However, this work was written and compiled by an anonymous member of the London Chess Club and is a review of Staunton's book on the 1851 Chess Tournament, followed by some remarks on comments made by Staunton in the Introduction to that work. The member is unknown but this copy (from Lowenthal's Chess Library and later Rimington Wilson's collection) has a pencil note on the title page indicating that the author was Medley. This would be George W. Medley, Secretary to the Committee of the London Chess Club set up to discuss the Tournament, and writer of several letters appended to this pamphlet. This is pretty flimsy evidence of Medley's authorship although he is a prime suspect.

The pamphlet begins with a short but positive review of Staunton's book The Chess Tournament, London 1852, concluding "We have no hesitation in pronouncing it one of the most interesting records of chess ever published". 



However, dark clouds quickly gathered, and the very next sentence reads: "Our commendations of the volume must, however, end here; and now commences the disagreeable portion of our task, which will consist of some observations we feel bound to make upon the contents of the Introduction...."  

There follows a blistering attack, written in a mixture of politeness and acrimony, over 17 pages, upon the St. George's Chess Club (which organised the event) and on Howard Staunton in particular.  The writer stokes up a head of steam with a catalogue of perceived injustices to him and the London Chess Club by Staunton's behaviour and writings over a number of years, and eventually explodes with this withering condemnation of Staunton's character as a chess-player and writer:

I won't go into the ins and outs or the rights and wrongs of this most bitter of disputes, the full details can be found in Chapters III and IV of the Introduction in The Chess Tournament on pages xxxi to li, (by the way, does this book hold the record for the highest number of Roman numeralled pages for the introductory matter?, they go on to lxci.), and also in this pamphlet which can be read online at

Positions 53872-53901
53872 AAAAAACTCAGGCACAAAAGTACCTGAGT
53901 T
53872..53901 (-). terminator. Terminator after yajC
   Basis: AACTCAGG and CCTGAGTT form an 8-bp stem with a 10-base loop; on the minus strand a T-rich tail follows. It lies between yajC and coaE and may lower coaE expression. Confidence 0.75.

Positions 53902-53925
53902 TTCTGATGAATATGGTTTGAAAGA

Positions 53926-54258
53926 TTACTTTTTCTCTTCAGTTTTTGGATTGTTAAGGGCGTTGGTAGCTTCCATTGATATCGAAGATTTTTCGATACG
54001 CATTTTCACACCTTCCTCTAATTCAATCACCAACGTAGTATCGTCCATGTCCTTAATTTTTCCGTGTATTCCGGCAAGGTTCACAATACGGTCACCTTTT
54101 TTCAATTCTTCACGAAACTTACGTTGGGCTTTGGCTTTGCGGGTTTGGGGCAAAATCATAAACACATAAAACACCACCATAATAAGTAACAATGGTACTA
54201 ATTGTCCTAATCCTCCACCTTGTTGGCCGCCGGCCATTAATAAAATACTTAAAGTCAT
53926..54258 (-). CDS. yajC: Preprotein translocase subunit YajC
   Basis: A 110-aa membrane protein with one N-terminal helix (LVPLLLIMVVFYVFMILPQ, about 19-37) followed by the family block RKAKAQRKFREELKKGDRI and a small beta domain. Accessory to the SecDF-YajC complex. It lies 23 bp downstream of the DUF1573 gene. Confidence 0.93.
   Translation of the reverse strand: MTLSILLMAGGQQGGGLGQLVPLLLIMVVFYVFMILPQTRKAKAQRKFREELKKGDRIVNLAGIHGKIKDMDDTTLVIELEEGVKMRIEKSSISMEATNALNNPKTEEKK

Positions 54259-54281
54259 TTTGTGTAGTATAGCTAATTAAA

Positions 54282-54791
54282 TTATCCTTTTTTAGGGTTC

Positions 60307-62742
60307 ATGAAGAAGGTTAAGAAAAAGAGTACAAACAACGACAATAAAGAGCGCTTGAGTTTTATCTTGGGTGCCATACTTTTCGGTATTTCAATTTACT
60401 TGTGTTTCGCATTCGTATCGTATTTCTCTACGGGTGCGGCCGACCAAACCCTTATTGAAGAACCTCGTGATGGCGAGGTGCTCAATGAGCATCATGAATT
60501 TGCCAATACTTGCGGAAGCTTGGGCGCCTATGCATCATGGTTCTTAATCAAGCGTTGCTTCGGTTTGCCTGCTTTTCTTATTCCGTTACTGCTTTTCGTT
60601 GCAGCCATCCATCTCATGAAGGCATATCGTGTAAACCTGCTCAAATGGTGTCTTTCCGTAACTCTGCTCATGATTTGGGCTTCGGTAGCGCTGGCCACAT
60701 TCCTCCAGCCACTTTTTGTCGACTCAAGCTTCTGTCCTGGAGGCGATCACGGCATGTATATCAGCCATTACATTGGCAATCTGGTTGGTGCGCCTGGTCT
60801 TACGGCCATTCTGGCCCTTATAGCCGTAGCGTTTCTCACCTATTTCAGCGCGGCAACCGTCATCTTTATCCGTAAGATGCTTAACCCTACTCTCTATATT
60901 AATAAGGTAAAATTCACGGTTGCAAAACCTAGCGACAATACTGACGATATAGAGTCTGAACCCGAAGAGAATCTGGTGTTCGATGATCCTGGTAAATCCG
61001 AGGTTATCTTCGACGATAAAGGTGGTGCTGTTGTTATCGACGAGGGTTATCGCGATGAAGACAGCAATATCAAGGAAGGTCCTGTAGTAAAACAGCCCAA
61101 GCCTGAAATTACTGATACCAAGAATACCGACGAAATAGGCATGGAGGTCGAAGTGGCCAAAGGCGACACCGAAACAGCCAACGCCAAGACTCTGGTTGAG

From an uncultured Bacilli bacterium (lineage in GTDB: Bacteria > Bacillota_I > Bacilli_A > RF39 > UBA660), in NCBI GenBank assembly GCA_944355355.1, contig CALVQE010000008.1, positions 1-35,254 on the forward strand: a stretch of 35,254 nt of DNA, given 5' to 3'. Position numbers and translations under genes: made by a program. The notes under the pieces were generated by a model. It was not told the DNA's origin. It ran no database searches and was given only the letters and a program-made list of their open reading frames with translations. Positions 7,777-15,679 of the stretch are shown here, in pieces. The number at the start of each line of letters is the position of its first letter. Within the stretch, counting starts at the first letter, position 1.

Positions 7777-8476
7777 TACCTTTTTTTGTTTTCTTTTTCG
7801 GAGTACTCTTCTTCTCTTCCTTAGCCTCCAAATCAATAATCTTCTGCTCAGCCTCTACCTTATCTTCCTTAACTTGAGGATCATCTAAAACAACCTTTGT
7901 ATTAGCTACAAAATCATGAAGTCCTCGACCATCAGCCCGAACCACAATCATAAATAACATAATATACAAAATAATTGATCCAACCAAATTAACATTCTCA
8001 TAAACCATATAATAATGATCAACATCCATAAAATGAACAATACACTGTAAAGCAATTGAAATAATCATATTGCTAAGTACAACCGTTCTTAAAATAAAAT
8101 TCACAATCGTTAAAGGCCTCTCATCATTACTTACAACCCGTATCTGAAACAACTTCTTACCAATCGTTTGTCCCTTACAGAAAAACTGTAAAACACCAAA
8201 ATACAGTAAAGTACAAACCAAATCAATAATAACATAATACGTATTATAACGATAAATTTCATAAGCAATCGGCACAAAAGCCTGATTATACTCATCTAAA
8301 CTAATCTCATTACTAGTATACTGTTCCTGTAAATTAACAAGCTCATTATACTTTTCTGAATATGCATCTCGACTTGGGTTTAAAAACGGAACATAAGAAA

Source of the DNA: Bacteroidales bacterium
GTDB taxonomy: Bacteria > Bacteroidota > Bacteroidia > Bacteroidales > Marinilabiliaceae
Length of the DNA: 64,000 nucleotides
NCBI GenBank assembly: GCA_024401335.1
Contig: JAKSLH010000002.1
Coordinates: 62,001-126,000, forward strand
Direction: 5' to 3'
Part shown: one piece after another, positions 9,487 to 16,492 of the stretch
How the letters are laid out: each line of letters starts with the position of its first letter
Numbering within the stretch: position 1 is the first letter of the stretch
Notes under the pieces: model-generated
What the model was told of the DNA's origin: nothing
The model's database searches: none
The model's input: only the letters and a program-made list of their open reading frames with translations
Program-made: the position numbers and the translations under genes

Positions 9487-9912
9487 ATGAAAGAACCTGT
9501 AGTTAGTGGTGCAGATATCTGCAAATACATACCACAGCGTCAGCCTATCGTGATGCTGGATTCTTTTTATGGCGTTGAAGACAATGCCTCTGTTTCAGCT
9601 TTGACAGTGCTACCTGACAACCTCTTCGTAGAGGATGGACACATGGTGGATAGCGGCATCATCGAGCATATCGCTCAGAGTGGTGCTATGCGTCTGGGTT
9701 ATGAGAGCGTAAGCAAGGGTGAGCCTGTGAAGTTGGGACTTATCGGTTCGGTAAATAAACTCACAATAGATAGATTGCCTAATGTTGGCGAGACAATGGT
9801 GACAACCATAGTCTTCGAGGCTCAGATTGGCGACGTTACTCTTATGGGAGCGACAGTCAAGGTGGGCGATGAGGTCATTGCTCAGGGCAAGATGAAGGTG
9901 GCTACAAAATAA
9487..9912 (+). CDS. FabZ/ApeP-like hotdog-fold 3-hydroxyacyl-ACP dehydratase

Tim Harding discusses this pamphlet on pages 56 and 57 of Eminent Victorian Chess Players, published by McFarland in 2012*, and Edward Winter gives extracts from his copy in the feature article Attacks on Howard Staunton on the Chess Notes site.

The essence of this dispute seems to have been the opposition by a few members of the London Chess Club to the management of the Tournament by the St George's Chess Club, and in particular to the pivotal role played by Staunton, and his subsequent coverage of this in the Tournament book. However, it is apparent that the animosity between Staunton and the author of this pamphlet had been brewing for years and had now come to a head. 

This chess book, with zero chess content in terms of games or instruction, is nevertheless a desirable item as it rarely comes on to the market. Although several major libraries have copies, I have never before seen a copy for sale.  This copy sold for €280. 

For comparison purposes, a Damiano, second undated edition c.1524, was sold for £9,000 plus commission etc. at Forum Auctions in London today. I am not sure which is the rarer work.

(At the same London auction a second folio edition of Shakespeare sold for £82,000 hammer.)


*Harding comments in note 104 on page 358 of Eminent Victorian Chess Players: 

"As Murray pointed out in his B.C.M. article [May 1908] on Staunton, bibliographers have had some trouble with this item."

However there is no mention of this pamphlet in H.J.R. Murray's 1908 article and Harding was in fact referring to another anonymously authored pamphlet; A Few Observations on A New Treatise on Chess, by G. Walker, London 1841. This is mentioned in Murray's article on George Walker on pp 189 to 194 of the May 1906 British Chess Magazine.

More next time.